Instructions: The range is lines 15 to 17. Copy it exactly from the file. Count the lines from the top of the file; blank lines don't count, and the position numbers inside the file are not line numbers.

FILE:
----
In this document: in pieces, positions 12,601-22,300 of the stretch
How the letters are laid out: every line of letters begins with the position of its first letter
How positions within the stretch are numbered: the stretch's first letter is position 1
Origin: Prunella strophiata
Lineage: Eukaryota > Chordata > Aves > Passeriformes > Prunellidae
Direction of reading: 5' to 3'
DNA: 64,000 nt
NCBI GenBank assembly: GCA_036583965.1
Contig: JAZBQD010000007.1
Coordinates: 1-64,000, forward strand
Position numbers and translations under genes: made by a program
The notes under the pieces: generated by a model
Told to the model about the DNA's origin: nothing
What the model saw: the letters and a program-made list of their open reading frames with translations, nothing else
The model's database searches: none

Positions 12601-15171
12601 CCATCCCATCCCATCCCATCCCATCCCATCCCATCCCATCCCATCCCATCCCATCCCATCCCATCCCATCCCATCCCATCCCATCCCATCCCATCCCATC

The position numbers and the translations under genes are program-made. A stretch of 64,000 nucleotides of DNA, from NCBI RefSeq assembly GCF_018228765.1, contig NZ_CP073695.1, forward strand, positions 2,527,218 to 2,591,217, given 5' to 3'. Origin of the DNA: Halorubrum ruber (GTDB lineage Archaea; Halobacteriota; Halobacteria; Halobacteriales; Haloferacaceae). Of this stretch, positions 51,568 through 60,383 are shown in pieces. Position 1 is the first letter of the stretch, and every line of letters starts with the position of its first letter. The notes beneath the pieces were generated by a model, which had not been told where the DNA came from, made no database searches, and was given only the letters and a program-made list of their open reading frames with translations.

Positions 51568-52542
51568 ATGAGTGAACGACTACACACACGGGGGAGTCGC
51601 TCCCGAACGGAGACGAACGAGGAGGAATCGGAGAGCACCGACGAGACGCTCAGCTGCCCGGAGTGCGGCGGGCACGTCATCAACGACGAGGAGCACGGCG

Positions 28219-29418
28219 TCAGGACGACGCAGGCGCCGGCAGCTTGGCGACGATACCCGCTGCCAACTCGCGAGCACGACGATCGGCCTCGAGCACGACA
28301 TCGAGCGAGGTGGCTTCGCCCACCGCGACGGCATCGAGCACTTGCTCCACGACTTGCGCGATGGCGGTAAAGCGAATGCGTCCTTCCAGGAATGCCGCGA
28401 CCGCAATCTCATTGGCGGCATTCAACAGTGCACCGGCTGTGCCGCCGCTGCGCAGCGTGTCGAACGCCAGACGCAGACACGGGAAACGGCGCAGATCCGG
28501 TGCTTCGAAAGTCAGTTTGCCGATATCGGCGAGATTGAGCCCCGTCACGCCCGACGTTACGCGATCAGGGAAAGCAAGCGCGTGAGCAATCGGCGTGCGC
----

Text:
The model's database searches: none

Positions 12601-15171
12601 CCATCCCATCCCATCCCATCCCATCCCATCCCATCCCATCCCATCCCATCCCATCCCATCCCATCCCATCCCATCCCATCCCATCCCATCCCATCCCATC